The Freedom School, which supplements normal education with a social justice curriculum, was near and dear to Villars’ heart after her nephew Dejaun attended last summer, awakening in him a new self-awareness.

“He composed a poem about Black Lives Matter that talked about how his life mattered,” she shared, adding that social justice has been her life’s ambition ever since reading the Autobiography of Malcolm X in high school, a book she said “changed her life.”

Villars says her goal for Saturday is to raise $5000, explaining that $1000 would be enough to provide books for one entire Freedom School classroom.

Her gesture is much appreciated by those associated with the school. “The energy, creativity, and enthusiasm Mahagony has activated for the WA-BLOC Freedom Schools summer program and scholars through the dodge ball FUN-Raiser is invigorating,” says Laura Wright, a servant leader with the school.

Wright adds that Villars is, “a true example of a servant leader from this community with a huge heart for community-generated, community-owned action.”

Having the fundraiser be a truly community-engineered event is of utmost importance to Villars, which is why she has never sought out any commercial sponsors for the tournament, footing the bill for it herself in years past (though the returning champions paid for the gym rental this year).

Villars’ generous spirit is simply second nature to her, according to those who have worked with her.

“Mahogany is one of the most connected Seattle natives with so much love to give. She leads with passion, unmatched commitment to her community and with reckless generosity. Mahogany is also a defender, and will always side with the forgotten, unseen, and those living on the margins,” said Drea Chicas, who has worked with Villars on community projects in the past.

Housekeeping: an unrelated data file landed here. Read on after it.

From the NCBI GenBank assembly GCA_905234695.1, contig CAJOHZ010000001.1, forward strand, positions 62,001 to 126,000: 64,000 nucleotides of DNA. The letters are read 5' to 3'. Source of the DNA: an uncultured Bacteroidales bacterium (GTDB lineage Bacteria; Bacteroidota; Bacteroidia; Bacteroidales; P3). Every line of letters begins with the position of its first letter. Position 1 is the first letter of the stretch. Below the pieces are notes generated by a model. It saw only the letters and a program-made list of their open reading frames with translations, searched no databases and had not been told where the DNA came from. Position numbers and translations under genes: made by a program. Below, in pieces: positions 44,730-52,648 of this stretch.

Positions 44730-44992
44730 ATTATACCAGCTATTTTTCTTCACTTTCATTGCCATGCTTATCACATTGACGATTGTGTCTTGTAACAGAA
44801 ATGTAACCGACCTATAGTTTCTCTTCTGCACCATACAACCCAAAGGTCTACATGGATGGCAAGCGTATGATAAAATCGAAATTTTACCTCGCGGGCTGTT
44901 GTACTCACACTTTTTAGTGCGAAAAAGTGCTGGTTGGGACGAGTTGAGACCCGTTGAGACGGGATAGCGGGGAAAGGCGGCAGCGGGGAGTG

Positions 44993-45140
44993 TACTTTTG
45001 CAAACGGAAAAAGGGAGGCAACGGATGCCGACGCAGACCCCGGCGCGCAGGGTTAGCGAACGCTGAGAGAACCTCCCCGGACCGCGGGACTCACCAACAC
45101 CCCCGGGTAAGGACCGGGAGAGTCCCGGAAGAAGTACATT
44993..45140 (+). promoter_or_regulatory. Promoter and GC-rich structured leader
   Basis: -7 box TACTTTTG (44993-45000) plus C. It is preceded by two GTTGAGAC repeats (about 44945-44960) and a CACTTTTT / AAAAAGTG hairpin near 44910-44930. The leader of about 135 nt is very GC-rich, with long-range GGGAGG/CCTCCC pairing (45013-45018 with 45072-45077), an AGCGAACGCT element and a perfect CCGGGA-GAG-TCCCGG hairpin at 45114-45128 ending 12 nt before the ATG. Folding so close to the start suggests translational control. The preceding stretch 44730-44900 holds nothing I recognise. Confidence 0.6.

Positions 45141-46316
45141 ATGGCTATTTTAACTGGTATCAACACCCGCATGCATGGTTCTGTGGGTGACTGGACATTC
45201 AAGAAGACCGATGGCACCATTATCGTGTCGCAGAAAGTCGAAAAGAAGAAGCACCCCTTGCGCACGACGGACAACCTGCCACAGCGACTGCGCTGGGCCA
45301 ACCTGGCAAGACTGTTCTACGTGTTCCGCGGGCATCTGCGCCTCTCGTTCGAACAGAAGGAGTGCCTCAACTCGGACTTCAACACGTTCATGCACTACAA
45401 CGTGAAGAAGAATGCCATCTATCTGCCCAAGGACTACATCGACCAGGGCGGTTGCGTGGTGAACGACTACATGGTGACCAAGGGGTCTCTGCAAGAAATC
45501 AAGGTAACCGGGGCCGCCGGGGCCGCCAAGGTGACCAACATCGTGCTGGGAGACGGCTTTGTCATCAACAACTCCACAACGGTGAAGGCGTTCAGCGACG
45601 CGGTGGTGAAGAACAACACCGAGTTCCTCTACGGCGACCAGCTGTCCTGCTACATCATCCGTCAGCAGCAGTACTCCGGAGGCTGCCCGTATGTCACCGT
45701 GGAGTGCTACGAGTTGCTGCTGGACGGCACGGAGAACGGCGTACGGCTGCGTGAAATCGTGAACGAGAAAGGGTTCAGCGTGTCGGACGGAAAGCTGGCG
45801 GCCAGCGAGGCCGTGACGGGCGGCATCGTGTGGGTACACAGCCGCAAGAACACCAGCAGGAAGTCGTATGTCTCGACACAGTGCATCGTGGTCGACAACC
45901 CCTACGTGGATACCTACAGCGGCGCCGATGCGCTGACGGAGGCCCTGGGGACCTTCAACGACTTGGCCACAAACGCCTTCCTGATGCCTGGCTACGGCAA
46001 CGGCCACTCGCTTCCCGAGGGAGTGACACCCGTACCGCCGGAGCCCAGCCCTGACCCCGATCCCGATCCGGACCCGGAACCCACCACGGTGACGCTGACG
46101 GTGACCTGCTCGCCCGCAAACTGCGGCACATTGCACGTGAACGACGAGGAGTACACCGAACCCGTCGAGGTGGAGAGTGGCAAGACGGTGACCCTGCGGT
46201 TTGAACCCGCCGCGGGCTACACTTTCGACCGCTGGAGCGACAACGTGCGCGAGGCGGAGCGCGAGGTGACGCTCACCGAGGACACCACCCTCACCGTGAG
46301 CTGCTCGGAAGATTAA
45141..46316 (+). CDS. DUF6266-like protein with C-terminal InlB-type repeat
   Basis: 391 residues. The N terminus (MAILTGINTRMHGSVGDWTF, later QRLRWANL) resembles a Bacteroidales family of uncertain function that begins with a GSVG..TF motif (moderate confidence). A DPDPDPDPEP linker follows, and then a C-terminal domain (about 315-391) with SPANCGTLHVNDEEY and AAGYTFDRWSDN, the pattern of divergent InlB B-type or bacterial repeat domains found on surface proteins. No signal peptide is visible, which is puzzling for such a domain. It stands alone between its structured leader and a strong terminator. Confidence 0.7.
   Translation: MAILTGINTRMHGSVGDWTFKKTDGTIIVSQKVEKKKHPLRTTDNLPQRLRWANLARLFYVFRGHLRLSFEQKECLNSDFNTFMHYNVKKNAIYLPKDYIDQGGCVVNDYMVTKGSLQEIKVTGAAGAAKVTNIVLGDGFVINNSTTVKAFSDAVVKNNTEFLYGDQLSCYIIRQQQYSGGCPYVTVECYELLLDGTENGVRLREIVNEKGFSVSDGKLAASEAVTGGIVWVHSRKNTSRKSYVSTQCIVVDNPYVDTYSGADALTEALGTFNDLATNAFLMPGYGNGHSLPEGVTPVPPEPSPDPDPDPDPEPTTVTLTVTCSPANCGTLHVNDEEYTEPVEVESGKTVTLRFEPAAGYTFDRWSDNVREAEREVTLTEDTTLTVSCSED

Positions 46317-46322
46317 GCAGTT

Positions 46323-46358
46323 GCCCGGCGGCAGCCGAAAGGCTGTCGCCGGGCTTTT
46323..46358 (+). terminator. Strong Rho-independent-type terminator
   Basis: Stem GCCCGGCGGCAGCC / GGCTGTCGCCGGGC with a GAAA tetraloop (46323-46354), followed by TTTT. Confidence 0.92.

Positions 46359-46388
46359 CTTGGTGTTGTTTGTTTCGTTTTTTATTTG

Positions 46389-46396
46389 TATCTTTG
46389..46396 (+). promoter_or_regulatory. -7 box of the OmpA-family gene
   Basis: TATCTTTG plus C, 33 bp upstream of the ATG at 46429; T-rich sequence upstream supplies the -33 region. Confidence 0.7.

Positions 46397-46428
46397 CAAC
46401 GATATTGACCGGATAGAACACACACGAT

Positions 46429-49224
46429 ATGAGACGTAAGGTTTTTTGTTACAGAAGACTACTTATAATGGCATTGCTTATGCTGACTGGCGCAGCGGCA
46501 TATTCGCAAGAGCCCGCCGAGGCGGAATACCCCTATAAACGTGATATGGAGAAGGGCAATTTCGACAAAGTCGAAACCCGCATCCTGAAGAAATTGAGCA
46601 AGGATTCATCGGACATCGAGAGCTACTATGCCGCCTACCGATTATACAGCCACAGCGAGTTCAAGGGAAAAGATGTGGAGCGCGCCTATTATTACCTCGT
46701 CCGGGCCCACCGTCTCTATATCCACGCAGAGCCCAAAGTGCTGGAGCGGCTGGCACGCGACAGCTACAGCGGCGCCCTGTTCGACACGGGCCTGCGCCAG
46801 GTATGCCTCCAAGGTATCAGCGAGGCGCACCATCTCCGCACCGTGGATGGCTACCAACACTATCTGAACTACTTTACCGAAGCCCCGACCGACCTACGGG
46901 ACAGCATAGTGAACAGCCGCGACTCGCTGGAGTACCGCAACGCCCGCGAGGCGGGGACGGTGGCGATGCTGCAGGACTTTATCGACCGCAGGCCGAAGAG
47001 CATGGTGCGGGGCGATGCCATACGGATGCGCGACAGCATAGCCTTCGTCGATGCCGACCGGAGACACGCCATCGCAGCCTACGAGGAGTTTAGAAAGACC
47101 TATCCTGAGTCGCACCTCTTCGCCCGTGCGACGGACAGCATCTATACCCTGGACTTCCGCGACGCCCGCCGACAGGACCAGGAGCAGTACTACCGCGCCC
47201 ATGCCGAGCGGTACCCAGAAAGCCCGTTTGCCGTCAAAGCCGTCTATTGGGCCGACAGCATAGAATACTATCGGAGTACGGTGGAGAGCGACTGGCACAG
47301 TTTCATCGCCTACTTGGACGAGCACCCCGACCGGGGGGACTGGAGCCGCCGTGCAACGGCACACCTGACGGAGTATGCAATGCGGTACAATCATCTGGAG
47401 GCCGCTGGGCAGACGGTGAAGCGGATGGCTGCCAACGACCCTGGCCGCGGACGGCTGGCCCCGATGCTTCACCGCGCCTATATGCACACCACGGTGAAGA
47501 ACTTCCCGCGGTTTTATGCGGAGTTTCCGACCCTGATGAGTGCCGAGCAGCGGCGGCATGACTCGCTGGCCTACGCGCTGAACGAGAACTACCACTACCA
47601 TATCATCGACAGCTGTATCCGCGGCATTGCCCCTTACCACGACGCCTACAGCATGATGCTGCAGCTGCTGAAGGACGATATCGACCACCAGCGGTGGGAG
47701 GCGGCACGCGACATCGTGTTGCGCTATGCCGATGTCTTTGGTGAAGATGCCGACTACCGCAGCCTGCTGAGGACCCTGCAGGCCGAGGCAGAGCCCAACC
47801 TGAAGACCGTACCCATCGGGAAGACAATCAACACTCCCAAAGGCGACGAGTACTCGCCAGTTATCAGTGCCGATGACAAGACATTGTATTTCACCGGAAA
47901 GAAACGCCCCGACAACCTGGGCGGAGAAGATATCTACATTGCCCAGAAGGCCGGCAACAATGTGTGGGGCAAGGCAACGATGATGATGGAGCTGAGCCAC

A past Bill and Melinda Gates Foundation recipient, Villars hopes her charitable nature rubs off on those planning to attend on Saturday. Though the event is free, she encourages participants to help raise $250 a piece.

“We really just want to have people come and have a good time. We’ll have photo booths, donated food, and good music. We didn’t want people to have to buy anything to attend.”

Well, there might be one more thing people need to bring, the ability to absorb the impact from a dodge ball.

“As long as you can take a hit you can play,” Villars said with a mischievous grin, thinking about the many sure to be on the receiving end of her lobbed dodge ball.

Photo courtesy of Mahogany Villars

The 80s Dodgeball FUN-Raiser will take place January 21 from 1:30pm to 4:00pm at the Rainier Community Center: 4600 38th Avenue South Seattle 98118. Donations to CDF Freedom Schools can be made here.


Marcus Harrison Green is the co-founder and Editor-In-Chief of the South Seattle Emerald, a former Reporting Fellow with YES! Magazine, and a past recipient of Crosscut’s Courage Award for Culture. He currently resides in Rainier Beach and can be followed on Twitter @mhgreen3000